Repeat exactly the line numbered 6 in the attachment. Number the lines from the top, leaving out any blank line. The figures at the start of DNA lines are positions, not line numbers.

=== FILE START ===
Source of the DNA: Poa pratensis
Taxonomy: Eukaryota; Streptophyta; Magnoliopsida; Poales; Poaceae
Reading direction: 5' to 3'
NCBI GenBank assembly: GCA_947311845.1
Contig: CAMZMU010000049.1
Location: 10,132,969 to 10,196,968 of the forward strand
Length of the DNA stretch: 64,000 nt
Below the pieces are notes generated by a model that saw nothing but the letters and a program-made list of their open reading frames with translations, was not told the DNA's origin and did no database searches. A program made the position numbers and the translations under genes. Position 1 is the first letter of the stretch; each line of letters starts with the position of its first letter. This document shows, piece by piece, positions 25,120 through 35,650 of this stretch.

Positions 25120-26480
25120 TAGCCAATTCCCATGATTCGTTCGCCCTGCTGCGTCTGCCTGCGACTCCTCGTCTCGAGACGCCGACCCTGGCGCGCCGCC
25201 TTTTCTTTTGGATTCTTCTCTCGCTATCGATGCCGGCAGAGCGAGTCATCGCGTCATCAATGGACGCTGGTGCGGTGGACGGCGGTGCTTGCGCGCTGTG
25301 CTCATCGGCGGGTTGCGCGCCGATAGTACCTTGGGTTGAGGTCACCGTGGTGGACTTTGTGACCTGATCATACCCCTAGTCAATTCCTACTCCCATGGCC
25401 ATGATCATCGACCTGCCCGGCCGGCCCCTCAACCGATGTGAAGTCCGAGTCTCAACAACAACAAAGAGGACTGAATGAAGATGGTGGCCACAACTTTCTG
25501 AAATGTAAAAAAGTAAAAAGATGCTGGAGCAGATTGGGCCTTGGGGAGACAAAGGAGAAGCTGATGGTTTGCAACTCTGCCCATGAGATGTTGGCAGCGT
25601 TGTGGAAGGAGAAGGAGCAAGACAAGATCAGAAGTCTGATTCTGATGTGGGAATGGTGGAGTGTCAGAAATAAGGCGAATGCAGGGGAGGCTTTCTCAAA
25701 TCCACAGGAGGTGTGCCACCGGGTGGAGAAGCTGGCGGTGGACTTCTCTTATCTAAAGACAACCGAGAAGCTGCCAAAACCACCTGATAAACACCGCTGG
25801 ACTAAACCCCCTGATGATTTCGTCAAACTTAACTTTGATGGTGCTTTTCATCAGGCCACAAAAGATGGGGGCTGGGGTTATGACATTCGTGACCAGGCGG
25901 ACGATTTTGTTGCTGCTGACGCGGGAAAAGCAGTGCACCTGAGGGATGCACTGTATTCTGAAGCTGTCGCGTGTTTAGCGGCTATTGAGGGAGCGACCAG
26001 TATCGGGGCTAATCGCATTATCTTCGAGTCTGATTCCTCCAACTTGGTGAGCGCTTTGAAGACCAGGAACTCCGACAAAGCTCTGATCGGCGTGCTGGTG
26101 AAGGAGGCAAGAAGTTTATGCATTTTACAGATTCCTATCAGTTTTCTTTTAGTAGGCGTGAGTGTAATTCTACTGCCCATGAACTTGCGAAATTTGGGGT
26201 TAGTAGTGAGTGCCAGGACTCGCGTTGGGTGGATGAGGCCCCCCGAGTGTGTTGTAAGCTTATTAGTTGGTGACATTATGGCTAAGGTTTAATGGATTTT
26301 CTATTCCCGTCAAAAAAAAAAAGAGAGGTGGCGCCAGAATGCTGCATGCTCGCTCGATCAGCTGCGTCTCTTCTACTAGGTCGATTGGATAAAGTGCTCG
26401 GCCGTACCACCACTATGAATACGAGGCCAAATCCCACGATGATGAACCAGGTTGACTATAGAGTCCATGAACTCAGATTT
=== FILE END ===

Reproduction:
Location: 10,132,969 to 10,196,968 of the forward strand